My mind has always been full of thoughts. However, there used to be a time where I could just sit down and think. The only time this happens now is while I am driving. And this is dangerous, too. I can’t count how many times I’ve arrived at work or at home and have been so busy thinking that I don’t even recall the drive very clearly. I want to be able to shut down some of those browser windows in my brain. I want to be able to concentrate on one thing at a time. I want to declare an end to multi-tasking.

Multi-tasking is the enemy of zen. It prevents us from conscious living. Sure, you can get several things done at once, but if any of those things move beyond mindless tasks, i.e. put the groceries away while you talk on the phone, you are robbing something of your mindfulness and therefore, it isn’t really done or good or whole.

In every job interview I’ve had since the boys were born, I have bragged about how I’ve honed my time management skills since they were born so that I could be both effective at work and at home in the time that I had allotted to either. This is simultaneously very true and the biggest load of crap ever.

Sure, I have honed those skills. I can pretty much get everything done that I need to get done at any given time, even if it kills me. But that’s just it. It’s killing me. Or at least, hurting me. Basically, I’ve figured out how to give the least amount of attention to any given task in front of me so that I can complete it successfully and still do everything else I need to do.

And that is crap.

True time management would be to figure out how to give the most attention to everything in front of me, in order to complete everything successfully at any given time.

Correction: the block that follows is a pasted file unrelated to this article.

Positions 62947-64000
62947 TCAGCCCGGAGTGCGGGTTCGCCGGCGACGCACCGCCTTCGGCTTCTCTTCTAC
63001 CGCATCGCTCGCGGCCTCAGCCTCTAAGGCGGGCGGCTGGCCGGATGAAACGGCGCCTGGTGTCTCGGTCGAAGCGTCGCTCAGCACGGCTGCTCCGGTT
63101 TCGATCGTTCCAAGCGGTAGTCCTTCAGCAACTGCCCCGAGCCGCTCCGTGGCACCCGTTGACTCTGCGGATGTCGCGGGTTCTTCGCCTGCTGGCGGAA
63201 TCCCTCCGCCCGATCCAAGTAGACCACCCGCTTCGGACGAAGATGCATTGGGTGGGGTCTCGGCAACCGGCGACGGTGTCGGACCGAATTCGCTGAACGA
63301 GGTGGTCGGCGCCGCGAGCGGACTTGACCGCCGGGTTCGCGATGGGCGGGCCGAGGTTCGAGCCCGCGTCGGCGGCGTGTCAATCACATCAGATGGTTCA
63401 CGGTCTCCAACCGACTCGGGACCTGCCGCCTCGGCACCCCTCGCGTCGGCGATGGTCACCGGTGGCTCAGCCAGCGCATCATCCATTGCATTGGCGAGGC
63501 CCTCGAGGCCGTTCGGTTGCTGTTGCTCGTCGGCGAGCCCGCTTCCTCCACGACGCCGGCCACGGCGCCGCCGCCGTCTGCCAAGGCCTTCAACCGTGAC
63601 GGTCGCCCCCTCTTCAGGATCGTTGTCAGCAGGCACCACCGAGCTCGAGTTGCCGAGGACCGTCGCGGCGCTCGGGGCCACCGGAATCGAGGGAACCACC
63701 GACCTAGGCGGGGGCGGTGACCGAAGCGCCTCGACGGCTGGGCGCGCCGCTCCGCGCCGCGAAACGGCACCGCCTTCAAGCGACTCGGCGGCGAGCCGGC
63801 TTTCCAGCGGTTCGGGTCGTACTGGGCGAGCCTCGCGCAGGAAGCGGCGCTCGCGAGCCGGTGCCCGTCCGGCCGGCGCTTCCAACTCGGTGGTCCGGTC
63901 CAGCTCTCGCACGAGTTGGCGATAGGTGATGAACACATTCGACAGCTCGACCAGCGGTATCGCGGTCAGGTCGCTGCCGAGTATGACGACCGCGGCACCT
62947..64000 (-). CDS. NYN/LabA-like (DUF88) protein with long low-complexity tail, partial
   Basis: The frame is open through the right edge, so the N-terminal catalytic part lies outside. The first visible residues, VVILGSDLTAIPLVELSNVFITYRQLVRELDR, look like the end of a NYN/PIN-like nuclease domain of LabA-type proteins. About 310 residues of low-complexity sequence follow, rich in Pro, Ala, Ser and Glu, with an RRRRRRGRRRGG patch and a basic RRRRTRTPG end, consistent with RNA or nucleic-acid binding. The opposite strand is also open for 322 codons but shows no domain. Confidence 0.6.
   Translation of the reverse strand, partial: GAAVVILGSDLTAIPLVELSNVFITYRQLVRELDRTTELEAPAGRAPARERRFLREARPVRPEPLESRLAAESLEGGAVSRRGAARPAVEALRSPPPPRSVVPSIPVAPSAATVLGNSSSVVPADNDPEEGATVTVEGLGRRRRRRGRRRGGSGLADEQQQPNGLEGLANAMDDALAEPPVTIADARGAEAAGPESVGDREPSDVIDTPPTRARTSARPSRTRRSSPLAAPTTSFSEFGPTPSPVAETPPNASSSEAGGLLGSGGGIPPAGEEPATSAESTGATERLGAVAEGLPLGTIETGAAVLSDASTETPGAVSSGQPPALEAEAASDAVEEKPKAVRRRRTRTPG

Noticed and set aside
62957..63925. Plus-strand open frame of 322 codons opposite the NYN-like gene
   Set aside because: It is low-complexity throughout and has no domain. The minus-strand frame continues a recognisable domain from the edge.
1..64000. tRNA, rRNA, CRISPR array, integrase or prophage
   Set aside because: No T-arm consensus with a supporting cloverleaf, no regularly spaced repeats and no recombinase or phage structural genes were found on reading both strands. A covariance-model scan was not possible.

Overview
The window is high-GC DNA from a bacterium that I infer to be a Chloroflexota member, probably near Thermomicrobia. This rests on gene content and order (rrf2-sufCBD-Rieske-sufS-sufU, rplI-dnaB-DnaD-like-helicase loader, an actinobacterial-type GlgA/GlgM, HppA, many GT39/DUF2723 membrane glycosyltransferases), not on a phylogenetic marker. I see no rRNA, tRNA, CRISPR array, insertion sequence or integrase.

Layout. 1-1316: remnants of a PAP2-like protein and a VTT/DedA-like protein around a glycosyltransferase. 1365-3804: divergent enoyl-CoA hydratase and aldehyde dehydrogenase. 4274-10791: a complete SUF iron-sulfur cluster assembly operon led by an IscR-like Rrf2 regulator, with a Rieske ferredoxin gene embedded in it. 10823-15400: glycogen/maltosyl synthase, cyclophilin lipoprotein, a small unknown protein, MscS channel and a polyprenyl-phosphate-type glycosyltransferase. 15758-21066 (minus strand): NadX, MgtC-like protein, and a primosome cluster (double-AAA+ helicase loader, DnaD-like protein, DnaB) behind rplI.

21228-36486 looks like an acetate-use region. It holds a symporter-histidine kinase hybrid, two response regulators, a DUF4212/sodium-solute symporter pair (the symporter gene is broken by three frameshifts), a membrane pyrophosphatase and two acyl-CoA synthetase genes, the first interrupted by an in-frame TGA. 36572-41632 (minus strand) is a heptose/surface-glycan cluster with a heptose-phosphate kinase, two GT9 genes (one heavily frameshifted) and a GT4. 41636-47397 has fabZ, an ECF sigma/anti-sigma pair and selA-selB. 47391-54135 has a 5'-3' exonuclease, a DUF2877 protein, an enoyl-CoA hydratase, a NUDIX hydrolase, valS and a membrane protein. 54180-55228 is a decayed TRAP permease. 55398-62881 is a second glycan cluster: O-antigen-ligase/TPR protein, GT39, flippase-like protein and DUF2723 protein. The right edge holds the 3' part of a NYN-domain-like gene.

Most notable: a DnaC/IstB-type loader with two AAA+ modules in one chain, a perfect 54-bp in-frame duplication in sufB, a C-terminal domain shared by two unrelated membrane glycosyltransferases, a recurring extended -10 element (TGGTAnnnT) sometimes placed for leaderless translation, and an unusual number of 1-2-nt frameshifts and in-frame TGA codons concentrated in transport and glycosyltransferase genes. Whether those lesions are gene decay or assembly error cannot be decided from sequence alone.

It is something which I think we as a society need to work at. We are expected to do more at our jobs in less amounts of time with less help. We expect our children to do more activities and do more at school and structure so much of their lives that daydreaming is becoming obsolete. We use our phones while we are driving, watch T.V. while we are eating and surf the internet while we are waiting in line at the store. We rush from one thing to the next while thinking about the third thing we have to do. It seems nothing gets our undivided attention. And that is a shame.

It is time to slow down. Cut some things out. Focus on what is in front of us. Lying in the grass and staring up at the clouds is becoming a lost art. Listening to our kids, our spouses, our friends…REALLY listening, without thinking about anything else, without doing anything else is becoming an uncommon practice. And at the end of the day, these are the things that matter. Our connections to each other, to ourselves, to our present are what make life worth living. Shouldn’t we give each moment everything we’ve got? 

Instead of the war on drugs, let’s just say no to multi-tasking. Then there wouldn’t be a need for drugs to medicate ourselves into a peaceful, one-track mind. What a better world it would be if we could tend to the moment at hand with our whole minds and bodies and hearts. Deep breaths now…go.